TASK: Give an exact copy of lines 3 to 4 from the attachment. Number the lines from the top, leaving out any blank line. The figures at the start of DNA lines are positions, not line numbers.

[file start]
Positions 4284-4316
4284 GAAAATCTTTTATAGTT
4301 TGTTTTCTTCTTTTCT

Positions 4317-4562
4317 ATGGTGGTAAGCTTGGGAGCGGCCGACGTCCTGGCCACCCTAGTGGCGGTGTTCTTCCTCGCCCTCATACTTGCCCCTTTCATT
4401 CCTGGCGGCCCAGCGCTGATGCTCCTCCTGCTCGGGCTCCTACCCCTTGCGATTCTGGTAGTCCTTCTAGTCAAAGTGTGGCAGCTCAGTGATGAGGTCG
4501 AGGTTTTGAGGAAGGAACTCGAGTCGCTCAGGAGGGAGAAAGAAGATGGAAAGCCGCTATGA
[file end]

4301 TGTTTTCTTCTTTTCT

Positions 4317-4562